I’ve had a few “woe is me” moments in the past few weeks. I have been feeling down because I was feeling alone. I felt like I hadn’t a friend in the world and that the troubles on my shoulders were getting larger and larger because I was taking in the emotions of others around me. I try my darnedest not to internalize the emotions around me but no matter how hard I try, I’m like a sponge. I have been taking stock into who I am. I want nothing more than to blend in and no matter what I do, I feel like I stand out. Part of this is me being a weirdo and making situations awkward when they need not be. The other moments are because I am not like the average person. I am beginning to see that maybe I don’t want to be like everyone else. Being me is just fine! It’s more than fine because no one should want to be like the next person.
I made the realization a week or so ago that I don’t have any local friends. Meaning I have no one that I can go to and fully express myself to and get the support that every person craves. I was bummed about it… I am not going to lie. My mind wanted to believe otherwise but I was only causing myself more pain. After getting over the initial shock, the true did indeed set me free. I was reading a small publication titled ‘Beyond Birth and Death,’ and it made a point to say that the material (physical) world is meant for misery. We, as individuals and society, inflict misery on ourselves through the goals that we set for ourselves. Think about it: many of our goals are to obtain more of something… more money, bigger house, better cars, better education, higher position at work, etc. Have you ever stopped and asked yourself why you need these things? Why do we need more money (we all can use more money)? To accumulate more wealth… to buy more things… to travel… Why do we need a bigger house? More space… better design… more checks on a wish list… why do we need a better car? To go faster… better design…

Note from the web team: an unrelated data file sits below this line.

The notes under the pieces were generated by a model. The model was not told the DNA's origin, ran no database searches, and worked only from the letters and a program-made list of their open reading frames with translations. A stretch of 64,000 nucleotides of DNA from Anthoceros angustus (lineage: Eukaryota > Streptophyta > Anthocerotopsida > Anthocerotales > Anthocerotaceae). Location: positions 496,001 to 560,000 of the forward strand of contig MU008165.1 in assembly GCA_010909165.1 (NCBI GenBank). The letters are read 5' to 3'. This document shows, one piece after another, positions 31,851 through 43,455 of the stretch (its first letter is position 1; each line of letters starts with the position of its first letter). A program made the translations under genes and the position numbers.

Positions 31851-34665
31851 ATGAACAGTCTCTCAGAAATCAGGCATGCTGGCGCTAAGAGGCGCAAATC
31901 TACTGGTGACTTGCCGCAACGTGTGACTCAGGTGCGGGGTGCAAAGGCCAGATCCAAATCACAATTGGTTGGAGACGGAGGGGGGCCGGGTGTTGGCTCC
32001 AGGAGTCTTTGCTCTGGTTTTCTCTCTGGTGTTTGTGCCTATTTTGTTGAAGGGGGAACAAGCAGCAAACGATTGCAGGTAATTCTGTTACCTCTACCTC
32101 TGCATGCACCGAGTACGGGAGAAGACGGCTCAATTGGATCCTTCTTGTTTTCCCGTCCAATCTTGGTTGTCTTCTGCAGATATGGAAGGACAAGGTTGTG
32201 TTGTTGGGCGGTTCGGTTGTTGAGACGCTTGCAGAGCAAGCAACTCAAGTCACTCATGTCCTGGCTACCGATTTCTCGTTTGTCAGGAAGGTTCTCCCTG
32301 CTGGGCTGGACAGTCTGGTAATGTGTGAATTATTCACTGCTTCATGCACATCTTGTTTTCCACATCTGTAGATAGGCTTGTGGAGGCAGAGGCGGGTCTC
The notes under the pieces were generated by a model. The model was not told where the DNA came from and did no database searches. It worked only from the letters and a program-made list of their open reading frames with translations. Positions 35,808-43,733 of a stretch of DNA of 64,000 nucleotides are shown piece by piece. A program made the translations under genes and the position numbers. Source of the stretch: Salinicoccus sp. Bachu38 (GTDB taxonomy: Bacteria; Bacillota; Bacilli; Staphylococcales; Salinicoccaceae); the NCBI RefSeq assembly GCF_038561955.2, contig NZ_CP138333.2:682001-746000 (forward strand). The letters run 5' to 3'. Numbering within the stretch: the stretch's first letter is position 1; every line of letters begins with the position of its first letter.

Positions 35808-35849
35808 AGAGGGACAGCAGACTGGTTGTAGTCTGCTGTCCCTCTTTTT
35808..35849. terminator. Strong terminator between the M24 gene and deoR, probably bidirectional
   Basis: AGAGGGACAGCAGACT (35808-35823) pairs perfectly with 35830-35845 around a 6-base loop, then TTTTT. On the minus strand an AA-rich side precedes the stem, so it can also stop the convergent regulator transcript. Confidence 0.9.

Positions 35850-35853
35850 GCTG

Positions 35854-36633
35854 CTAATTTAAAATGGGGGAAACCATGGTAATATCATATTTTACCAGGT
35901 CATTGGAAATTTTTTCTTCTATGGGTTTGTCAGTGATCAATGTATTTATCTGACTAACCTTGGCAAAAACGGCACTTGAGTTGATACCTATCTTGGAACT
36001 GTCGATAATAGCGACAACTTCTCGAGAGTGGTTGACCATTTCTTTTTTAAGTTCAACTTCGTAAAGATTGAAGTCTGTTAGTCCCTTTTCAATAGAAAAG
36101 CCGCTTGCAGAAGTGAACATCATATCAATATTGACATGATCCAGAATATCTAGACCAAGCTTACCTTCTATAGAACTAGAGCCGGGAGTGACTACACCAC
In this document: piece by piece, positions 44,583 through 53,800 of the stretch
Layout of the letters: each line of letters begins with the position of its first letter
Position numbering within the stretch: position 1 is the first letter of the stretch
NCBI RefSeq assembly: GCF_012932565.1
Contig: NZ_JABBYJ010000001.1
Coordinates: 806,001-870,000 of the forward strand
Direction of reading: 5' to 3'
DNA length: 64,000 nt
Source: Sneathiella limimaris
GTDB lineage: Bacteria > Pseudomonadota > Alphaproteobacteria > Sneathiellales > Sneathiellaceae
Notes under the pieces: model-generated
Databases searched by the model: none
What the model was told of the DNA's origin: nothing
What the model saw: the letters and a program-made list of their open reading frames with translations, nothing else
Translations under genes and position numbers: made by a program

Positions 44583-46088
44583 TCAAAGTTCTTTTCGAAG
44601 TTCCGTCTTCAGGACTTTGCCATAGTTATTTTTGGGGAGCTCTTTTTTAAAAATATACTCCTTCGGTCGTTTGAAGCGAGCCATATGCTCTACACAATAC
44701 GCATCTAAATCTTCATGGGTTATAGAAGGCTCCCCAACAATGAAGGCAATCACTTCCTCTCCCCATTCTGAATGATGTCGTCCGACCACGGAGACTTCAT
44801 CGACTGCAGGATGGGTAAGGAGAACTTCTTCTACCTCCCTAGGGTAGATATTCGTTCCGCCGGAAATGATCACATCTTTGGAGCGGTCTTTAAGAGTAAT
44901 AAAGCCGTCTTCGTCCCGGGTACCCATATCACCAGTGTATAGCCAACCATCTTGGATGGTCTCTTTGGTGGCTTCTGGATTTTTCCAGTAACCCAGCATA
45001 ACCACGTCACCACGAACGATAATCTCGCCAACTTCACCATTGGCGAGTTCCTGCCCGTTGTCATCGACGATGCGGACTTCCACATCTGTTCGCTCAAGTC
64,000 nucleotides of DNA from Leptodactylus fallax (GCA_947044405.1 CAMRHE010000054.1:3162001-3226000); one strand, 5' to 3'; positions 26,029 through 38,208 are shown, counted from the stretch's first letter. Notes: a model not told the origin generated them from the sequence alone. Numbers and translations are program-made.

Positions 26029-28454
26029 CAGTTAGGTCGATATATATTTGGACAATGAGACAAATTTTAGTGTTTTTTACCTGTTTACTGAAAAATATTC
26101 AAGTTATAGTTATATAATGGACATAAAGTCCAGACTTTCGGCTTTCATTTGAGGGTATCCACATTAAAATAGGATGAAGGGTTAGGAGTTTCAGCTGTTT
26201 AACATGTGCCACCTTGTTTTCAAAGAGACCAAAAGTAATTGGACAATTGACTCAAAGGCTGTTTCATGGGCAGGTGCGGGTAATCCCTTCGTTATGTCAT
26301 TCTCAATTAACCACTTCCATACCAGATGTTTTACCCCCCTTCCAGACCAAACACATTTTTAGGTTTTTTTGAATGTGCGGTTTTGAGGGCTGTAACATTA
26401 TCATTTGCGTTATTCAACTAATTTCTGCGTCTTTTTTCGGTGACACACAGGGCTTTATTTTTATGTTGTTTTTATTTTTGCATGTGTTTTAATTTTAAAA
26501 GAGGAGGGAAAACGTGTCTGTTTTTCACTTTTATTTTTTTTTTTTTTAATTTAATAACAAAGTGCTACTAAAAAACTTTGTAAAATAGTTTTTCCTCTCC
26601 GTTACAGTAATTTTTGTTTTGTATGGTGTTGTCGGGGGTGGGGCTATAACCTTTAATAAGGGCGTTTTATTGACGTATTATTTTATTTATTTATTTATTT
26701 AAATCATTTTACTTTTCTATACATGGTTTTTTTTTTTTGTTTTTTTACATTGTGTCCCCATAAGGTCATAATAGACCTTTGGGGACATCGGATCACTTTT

I ask myself those questions all the time. It’s so funny in my household. My husband and I have very different ideas of what makes life better. When we both say we want more of some things, we usually disagree on the motivation. Like all people, I would love more money. Money is the main method to make most things happen. My husband would like to spend money and buy things, etc. I, on the other hand, would like to be debt free but spend money on other people and/or worthy causes. I believe that if people thought more of others, we all would benefit. Giving money to those in need makes me feel good. If I had more money, I could make a bigger impact. My husband wants a bigger house where as I am trying to convince him to try a tiny house LOL. I love the way luxury cars look but I am fine with my Honda.
We need to think about our hearts and what is in the core of our hearts. There is nothing wrong with wanting things in life. It’s inevitable not to strive towards our wants and dreams. I think the key is the motivation. Most people are motivated by personal and selfish reasons. I had to stop thinking about the number of friends I don’t have (why don’t people like ME??) and cherish the friends and relationships that I do have. It’s perfectly find to want a larger house but do you want it because you truly need more space or because your neighbor has a bigger house?
We should all look into our lives and cut out the unnecessary. As we age, most things become unnecessary and what we realize, sometimes too late, is that material things are worthless at the end of life. We cannot take any money, cars, houses, etc. with us once we take our last breath.
I will attempt in a conscious effort to make sure my life has the necessary so that I may enjoy my life without causing extra misery. When I take my last breath, I want it to be celebratory, knowing I did what I could to take away misery of others, be the best person I could be and lived my life to the max.